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Reducing the risk of refund fraud

Refund fraud occurs where tax returns, activity statements and other documents are deliberately falsified in order to claim a tax refund a taxpayer is not entitled to.

Fraudulent claims can be lodged by individuals on their own account or third parties on behalf of others. Often, this can involve identity crime, where taxpayer identities are used by third parties to make fraudulent claims for personal gain.

Some examples of refund fraud are deliberately over-claiming deductions, offsets, or expenses by providing false or misleading information, understating income and/or providing fictitious payment summary details, providing false information in a business activity statement and making claims through fraudulent registrations or using false or stolen identities.

The ATO have a range of controls and systems in place to detect potential refund fraud, these include:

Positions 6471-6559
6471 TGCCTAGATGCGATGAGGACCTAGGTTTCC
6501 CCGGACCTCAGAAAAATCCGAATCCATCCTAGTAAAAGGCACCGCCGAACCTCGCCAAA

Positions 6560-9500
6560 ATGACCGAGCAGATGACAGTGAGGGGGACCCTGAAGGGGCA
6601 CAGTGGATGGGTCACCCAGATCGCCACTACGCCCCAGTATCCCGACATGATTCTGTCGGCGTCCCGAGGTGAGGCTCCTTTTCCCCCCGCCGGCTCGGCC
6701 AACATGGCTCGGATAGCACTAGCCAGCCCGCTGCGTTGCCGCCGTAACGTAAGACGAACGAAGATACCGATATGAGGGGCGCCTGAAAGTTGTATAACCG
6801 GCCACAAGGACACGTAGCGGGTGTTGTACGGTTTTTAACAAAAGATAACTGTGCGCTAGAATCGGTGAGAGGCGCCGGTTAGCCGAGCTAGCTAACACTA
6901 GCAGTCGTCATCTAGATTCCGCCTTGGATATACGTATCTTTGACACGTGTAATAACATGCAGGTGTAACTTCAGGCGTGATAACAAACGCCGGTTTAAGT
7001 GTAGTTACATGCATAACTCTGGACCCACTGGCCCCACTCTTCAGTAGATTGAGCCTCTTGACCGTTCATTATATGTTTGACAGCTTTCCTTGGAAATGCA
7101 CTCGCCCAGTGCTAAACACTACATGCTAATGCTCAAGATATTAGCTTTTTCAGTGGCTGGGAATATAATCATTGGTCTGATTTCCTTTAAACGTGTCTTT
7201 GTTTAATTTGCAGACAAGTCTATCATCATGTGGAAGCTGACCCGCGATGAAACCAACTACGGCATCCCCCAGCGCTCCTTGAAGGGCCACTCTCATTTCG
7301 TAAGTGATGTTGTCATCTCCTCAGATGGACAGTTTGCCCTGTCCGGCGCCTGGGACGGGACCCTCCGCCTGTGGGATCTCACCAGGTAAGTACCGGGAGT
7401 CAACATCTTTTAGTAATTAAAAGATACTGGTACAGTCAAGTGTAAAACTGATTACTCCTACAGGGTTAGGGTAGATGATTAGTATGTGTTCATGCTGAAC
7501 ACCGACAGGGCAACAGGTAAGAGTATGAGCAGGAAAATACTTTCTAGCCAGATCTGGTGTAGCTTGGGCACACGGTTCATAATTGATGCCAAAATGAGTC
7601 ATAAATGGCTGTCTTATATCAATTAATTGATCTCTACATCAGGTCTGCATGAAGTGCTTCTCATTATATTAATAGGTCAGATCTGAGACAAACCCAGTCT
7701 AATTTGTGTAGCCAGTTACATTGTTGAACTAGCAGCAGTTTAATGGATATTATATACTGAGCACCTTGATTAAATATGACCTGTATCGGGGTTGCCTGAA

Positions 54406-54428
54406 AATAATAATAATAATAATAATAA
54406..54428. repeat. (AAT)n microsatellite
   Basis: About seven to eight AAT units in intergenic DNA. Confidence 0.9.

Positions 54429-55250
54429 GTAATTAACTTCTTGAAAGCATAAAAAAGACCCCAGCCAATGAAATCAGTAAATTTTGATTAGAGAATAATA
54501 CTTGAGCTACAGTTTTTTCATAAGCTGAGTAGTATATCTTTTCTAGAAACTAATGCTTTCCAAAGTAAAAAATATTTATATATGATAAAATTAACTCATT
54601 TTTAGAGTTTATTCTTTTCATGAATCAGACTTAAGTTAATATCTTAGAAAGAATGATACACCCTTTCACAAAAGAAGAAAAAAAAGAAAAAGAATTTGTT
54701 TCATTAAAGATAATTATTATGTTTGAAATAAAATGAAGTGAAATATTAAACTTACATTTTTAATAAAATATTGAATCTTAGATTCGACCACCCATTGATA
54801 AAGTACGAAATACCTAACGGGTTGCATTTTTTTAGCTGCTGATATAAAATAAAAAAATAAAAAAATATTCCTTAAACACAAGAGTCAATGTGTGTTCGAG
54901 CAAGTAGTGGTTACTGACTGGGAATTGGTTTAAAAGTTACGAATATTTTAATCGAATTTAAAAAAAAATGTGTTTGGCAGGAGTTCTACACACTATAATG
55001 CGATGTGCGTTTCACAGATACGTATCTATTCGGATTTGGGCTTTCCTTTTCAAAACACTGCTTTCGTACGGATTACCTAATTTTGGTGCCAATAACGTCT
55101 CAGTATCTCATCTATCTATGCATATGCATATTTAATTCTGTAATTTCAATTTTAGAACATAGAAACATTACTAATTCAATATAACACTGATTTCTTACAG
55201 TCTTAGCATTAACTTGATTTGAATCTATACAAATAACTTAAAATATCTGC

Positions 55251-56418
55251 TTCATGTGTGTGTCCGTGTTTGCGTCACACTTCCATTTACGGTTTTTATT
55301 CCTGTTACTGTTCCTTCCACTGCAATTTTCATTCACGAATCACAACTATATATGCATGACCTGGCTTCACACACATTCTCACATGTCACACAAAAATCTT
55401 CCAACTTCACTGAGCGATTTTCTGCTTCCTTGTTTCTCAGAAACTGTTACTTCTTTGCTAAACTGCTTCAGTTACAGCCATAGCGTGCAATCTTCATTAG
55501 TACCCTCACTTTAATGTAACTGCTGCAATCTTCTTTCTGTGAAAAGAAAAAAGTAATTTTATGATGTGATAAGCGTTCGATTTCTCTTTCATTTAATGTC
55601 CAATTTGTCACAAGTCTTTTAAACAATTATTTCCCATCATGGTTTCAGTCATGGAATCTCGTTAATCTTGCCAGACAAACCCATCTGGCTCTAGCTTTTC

-analytical  models that use behaviour and statistical algorithms to analyse information on income tax returns, business activity statements and other tax forms lodged

-sharing data and intelligence with their partner agencies

-obtaining information about suspected fraud from the community and other government agencies

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News

Reviewing your super

July 19, 2018

The ATO is encouraging taxpayers to review their super this tax time.

Finding lost super or consolidating any unwanted multiple accounts can make a massive difference to your nest egg.

There is over $18 billion in lost and unclaimed super. Those who have changed their name, address, job or lived overseas are at high risk of having lost super.

During the last five years, more than $10.7 billion of super has been consolidated from over 2.1 million accounts through ATO online services.

The ATO is also reminding taxpayers that the new super deduction is available. Most people under 75 years of age can claim a tax deduction for personal after-tax super contributions.

Personal super contributions deductions provide a level of flexibility for young people that change jobs frequently, self-employed contractors, small business employees, freelancers and people whose employers do not offer salary sacrifice arrangements.

To claim a deduction for any personal super contributions made in 2017/18, you must lodge a notice of intent to claim a deduction with your fund and receive a confirmation letter from them before lodging your tax return.